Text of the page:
We’ve discovered a world exclusive secret ingredient to make perfect strong and stretchy clear slime, that you can pull really thin without it breaking. Here’s our recipe which uses clear PVA glue, a borax activator and the secret ingredient!
Read on to see how we did it, there’s a video to watch too, plus, of course…..find out the secret ingredient!!
This strong stretchy clear slime is easy to make!
Here at Sciencedipity we help kids make a lot of slime, either at a school workshop, a fun community event or a birthday party, we have literally made 1000s of pots of slime with 1000s of kids. I (chief scientist at Sciencedipity) experiment with different slime recipes and so I decided to try adding a new, secret ingredient – a chemical I have in the lab, one that I thought might just work….and YES! ….it produced as super strong, long lasting, stretchy & soft slime.
I first tried it using classic white PVA glue, which you can read about here, and below is the details of the secret ingredient being added to clear PVA, which makes strong stretchy clear slime that stretches sooooo thin without breaking.
My secret ingredient is….POLYOX, or polyethylene oxide.
It sounds very science-y, but it is easy to get online. We use it because it turns very gloopy in water and is good to demonstrate self-siphoning liquids. I was so glad I tried it out as it makes the slime really strong – it stretches very thin without breaking, it make bubbles effortlessly for guaranteed crackles!
Large bowl and something to stir with
Clear PVA glue (see Lab Notes below)
Activator – I use my home-made borax solution (see Lab Notes below)
The secret ingredient – Polyox (polyethylene oxide)
Covering for table
Tub to store slime
- I poured about 200ml of clear PVA glue into the bowl.
- Then I added a dessert spoon of our secret ingredient, Polyox, and stirred this in for 10 minutes until it was completely dissolved.
- Finally I added the Activator (borax – see Lab Notes below), a little at a time with good stirring in-between.
- Once the slime started to pull away from the sides of the bowl, I knew it is ready to be kneaded in my hands. This is the messy part but you really need to feel the slime to determine if you need to add some more activator. If it feels too sticky, add a squirt of Activator. I kept kneading and squidging, and adding more Activator, until it was perfectly soft and stretchy.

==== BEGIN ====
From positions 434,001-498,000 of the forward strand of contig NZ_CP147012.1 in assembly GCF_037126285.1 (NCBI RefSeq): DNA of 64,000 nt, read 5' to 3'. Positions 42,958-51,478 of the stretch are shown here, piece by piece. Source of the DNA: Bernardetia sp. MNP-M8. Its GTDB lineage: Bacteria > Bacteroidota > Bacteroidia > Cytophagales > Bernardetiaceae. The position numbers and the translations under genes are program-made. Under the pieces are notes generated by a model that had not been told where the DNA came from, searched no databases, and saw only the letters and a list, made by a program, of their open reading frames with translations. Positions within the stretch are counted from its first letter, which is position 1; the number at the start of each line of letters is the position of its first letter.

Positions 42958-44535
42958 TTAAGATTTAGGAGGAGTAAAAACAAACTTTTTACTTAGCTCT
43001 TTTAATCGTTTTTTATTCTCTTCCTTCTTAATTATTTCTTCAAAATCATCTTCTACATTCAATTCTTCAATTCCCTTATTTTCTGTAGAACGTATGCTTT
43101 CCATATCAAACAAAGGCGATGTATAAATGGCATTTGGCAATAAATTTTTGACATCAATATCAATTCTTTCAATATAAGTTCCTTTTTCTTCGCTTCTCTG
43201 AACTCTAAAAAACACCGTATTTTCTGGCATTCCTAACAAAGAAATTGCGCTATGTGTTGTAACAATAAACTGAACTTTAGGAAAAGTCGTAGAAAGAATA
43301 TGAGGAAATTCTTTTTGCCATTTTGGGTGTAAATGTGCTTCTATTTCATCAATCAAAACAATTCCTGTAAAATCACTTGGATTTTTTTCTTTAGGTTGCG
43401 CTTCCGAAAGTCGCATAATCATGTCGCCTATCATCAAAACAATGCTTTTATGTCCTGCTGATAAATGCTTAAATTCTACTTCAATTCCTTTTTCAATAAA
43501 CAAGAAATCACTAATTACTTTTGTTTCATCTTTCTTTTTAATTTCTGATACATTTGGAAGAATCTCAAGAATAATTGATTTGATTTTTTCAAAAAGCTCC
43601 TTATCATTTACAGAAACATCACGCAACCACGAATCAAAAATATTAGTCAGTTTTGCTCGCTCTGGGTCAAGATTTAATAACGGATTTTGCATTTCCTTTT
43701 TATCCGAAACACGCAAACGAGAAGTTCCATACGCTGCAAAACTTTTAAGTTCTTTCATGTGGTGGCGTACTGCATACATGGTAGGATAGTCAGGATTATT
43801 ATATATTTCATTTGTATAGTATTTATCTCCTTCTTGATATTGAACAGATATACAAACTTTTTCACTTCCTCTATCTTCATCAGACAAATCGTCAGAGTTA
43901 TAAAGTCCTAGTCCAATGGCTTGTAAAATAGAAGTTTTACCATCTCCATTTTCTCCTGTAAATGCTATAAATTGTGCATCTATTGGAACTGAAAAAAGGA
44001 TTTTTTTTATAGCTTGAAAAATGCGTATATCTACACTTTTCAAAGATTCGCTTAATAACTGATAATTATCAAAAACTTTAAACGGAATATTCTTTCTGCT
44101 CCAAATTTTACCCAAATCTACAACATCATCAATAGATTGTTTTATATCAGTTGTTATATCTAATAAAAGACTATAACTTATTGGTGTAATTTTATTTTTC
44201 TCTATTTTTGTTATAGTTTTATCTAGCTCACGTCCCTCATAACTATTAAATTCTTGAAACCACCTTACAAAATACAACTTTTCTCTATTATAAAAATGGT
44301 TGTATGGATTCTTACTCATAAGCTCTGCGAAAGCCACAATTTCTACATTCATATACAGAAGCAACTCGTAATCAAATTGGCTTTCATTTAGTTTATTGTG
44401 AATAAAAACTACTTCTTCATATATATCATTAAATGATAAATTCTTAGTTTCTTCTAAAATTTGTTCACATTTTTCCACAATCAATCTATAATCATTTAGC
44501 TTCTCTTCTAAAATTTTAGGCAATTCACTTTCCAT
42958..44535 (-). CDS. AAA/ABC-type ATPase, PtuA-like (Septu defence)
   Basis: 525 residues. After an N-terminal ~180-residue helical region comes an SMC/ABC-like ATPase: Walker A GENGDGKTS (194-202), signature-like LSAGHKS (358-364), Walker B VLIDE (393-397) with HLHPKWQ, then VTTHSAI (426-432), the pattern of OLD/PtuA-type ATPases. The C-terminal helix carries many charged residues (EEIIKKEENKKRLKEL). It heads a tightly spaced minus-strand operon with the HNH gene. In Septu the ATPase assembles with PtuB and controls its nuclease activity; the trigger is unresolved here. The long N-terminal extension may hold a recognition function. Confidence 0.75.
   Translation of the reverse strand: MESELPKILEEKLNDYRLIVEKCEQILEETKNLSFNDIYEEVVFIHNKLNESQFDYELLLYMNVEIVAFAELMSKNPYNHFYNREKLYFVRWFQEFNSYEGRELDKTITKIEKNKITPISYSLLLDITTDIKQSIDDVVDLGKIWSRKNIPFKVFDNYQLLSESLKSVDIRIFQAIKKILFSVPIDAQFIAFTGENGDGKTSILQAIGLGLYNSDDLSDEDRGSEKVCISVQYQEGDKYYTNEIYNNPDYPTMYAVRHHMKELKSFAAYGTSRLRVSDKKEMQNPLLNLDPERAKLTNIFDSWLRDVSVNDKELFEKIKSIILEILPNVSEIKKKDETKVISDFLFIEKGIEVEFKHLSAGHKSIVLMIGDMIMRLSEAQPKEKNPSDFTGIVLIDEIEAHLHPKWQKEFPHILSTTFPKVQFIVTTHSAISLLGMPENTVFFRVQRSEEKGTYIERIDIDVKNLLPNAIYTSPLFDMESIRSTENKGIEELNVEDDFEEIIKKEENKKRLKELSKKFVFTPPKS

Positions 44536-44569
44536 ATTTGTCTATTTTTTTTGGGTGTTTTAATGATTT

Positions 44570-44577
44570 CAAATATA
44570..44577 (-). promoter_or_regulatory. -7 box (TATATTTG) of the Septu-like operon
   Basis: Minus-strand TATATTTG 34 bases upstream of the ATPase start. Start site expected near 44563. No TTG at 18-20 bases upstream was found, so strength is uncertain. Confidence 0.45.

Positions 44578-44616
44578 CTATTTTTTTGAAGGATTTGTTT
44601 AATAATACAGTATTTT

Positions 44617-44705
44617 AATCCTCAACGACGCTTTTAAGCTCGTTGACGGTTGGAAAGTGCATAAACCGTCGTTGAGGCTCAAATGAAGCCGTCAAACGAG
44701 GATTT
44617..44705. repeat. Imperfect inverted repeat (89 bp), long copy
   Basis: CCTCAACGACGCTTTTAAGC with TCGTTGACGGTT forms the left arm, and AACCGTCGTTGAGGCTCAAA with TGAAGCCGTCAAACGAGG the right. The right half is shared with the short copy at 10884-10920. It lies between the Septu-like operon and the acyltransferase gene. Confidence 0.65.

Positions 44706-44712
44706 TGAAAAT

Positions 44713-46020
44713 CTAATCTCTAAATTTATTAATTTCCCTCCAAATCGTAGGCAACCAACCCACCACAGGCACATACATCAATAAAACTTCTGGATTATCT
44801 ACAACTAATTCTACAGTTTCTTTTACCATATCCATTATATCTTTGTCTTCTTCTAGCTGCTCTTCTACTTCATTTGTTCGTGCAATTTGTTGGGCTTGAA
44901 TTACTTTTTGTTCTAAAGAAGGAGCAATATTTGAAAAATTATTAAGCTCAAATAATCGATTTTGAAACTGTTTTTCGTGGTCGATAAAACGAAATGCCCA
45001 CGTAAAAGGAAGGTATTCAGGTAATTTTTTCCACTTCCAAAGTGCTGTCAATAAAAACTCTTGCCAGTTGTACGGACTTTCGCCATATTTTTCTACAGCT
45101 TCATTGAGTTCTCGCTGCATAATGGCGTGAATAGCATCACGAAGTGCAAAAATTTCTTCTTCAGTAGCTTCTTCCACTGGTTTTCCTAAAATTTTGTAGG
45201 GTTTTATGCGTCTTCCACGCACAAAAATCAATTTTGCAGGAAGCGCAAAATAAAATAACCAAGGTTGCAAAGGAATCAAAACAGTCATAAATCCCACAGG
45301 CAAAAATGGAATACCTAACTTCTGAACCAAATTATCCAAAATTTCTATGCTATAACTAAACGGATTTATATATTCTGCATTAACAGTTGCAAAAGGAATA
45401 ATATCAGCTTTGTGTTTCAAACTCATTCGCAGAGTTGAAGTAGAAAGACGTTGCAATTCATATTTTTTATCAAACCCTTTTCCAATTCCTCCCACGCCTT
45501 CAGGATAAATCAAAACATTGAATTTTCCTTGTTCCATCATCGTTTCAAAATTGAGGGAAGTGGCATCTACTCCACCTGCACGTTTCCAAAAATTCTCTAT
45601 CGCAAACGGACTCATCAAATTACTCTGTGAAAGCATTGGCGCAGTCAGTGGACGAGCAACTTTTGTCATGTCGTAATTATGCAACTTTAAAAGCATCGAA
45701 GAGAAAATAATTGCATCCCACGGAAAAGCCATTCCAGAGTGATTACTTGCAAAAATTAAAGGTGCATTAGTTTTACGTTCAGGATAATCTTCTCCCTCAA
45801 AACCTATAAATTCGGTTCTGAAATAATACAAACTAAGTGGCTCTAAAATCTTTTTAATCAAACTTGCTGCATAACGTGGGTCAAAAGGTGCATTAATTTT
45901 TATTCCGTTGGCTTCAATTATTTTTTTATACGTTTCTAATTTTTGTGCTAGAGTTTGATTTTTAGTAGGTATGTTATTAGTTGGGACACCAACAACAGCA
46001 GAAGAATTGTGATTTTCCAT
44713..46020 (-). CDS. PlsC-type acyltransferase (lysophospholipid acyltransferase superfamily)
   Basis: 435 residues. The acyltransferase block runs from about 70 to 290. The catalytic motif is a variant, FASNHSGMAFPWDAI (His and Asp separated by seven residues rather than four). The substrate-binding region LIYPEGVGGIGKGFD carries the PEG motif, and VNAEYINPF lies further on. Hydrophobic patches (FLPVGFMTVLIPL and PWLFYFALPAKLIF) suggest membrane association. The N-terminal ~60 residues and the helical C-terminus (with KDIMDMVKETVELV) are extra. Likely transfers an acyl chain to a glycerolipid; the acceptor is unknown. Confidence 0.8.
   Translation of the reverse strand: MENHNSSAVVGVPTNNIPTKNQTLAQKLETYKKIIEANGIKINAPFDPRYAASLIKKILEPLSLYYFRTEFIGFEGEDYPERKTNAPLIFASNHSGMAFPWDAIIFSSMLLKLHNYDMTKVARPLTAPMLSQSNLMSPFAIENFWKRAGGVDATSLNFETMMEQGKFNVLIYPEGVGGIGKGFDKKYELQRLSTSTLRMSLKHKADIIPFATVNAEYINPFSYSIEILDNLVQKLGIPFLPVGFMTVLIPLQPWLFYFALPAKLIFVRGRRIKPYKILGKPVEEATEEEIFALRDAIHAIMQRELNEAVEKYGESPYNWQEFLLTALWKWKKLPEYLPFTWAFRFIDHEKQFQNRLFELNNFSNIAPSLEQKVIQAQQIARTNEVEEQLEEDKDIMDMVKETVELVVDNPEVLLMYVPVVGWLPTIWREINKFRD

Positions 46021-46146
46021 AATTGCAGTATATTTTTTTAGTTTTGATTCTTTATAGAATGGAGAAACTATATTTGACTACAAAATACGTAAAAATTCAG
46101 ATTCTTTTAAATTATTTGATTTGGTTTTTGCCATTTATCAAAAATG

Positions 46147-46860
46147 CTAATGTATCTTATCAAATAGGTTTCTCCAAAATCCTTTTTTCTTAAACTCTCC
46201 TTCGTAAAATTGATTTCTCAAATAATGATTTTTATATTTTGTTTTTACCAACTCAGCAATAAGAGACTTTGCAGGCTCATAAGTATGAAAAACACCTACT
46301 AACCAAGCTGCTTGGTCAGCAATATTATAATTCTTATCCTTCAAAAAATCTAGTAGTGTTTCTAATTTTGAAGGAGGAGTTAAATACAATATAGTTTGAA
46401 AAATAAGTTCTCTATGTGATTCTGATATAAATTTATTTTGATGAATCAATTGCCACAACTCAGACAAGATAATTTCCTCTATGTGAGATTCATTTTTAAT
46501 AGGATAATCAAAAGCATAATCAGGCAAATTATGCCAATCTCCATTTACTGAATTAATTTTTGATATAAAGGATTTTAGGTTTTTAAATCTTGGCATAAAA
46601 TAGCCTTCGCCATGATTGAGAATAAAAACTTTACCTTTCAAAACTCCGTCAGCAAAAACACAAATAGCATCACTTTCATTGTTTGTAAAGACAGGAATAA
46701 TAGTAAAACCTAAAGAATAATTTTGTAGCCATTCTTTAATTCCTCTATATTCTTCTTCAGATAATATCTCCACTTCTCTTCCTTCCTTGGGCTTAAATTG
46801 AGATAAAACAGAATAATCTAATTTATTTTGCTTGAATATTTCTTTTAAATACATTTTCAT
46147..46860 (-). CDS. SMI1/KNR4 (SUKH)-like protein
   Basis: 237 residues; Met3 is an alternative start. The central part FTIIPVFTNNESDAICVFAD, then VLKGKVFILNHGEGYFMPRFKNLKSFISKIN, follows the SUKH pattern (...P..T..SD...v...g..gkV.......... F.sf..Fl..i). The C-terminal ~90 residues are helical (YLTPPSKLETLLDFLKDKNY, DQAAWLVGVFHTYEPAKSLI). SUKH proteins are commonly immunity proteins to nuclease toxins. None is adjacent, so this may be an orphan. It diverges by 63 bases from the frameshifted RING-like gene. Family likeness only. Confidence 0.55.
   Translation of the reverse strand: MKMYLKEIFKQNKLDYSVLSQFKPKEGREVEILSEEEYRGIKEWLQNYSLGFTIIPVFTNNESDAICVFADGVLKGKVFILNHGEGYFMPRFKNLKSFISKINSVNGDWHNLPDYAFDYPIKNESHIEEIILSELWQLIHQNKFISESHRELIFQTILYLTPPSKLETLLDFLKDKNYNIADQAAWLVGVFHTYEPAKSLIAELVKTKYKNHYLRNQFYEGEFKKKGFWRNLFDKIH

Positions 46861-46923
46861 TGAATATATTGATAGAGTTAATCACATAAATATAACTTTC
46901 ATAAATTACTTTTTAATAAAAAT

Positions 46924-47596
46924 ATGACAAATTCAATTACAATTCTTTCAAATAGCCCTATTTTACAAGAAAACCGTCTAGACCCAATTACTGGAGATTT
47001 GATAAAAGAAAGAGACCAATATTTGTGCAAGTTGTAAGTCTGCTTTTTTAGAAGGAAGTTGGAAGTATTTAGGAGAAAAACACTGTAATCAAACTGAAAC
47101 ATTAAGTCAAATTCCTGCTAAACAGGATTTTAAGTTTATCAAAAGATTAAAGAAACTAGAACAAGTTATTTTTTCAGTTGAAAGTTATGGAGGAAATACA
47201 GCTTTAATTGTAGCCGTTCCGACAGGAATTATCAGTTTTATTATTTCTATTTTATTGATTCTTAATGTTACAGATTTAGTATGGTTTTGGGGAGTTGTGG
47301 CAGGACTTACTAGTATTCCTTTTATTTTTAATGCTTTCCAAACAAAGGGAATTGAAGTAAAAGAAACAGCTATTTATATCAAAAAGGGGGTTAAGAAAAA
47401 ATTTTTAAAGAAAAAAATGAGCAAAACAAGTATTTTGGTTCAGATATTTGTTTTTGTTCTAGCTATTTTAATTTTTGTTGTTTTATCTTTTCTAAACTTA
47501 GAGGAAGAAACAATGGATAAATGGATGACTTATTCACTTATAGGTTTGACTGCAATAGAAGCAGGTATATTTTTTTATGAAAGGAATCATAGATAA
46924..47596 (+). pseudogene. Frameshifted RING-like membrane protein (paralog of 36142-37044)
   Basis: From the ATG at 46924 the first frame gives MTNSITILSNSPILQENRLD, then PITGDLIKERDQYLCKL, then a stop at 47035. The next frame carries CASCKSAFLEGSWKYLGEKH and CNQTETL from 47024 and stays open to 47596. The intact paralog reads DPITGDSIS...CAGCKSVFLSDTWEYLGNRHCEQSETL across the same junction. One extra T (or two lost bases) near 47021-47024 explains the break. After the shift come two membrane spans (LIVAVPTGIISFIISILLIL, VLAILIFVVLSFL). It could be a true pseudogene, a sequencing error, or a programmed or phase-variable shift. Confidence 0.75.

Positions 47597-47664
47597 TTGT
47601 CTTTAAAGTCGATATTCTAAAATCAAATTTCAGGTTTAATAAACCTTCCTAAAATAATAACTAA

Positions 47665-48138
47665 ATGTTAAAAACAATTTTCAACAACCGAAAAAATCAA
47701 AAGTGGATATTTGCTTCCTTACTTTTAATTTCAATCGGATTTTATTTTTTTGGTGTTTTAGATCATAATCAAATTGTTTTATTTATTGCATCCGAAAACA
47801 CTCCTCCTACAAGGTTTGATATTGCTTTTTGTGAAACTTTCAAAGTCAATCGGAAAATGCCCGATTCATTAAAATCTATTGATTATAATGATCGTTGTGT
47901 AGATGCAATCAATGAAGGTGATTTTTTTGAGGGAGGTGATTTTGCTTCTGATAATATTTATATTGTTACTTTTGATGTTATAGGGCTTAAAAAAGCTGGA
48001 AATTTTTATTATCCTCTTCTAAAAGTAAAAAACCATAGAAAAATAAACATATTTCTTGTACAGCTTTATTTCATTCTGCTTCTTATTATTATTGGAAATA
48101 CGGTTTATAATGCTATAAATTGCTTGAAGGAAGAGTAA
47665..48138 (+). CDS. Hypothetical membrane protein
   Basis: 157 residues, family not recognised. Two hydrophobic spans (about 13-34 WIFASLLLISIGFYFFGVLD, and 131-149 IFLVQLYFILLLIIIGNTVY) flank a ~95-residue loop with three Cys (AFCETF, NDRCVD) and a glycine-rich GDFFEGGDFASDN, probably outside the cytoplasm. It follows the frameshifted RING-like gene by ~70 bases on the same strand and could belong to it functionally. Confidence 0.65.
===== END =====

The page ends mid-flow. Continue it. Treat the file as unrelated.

- With clear slime, you have to let it sit for a while, as in – a few days. This makes the bubbles that were formed during mixing, settle out. You can play with it with the bubbles – and this slime crackles really nicely, but clear slime with NO bubbles is pretty exciting when you get it out to play with!
Watch the video to see how easy it is to make:
This slime is very strong and resilient, but doesn’t lose its softness. I can pull and stretch it without it breaking, yet it feels soft and pliable. Its definitely a very strong, stretchy clear slime.
I can pull it membrane-thin without it breaking and make huge crackly bubbles with it. It’s long lasting too (we’re storing it in an air-tight container).
UK vs USA Slime
American videos on slime making make it so confusing if you’re new to slime, because they use ingredients we’ve not heard of but are readily available over there (e.g. Elmer’s Glue, Tide or Mule Borax). You can buy these items online, but they are expensive and you don’t need to bother as we have everything you need for sliming here in the UK !
Go for craft PVA glue. We’ve had success with craft glue from the well known UK shops, The Works and Baker Ross.
At Sciencedipity we make our own Activator using borax. We make a weak solution 2.5% borax which is safe to use. Borax’s scientific name is sodium tetraborate and nothing works better or is as cost effective as a solution of sodium tetraborate, and so we avoid the alternatives. For example, some recipes suggest using contact lens cleaner that contains boric acid or sodium borate (these contact lens cleaner are sometimes referred to as just “saline”), some say use a starch solution, the kind for spraying on shirts when you’re ironing them, again it needs to contain boric acid or sodium borate.
You may also have heard about safety concerns about borax? Well, if you want to use and make your own borax solution, it’s down to you to get informed about the safety issues and make a decision based on the evidence. In the UK the raw material (sodium tetraborate) is classified as TOXIC, but a weak solution like the one we use, e.g. 2.5%, is of low hazard. At Sciencedipity, we wear Personal Protective Equipment when making up a solution of sodium tetraborate, and we make it up away from other people. We keep the raw material out of reach of children and pregnant women. In case you were wondering, in America borax is readily available to buy in shops as a laundry supplement as it’s not classified as toxic over there!
Want more slime recipes?
If you tackle this activity at home you do so at your own risk. If you have as much fun as we did, feel free to share your pictures with us on Facebook.
Have fun sliming!
Bye for now
Chief Scientist at Sciencedipity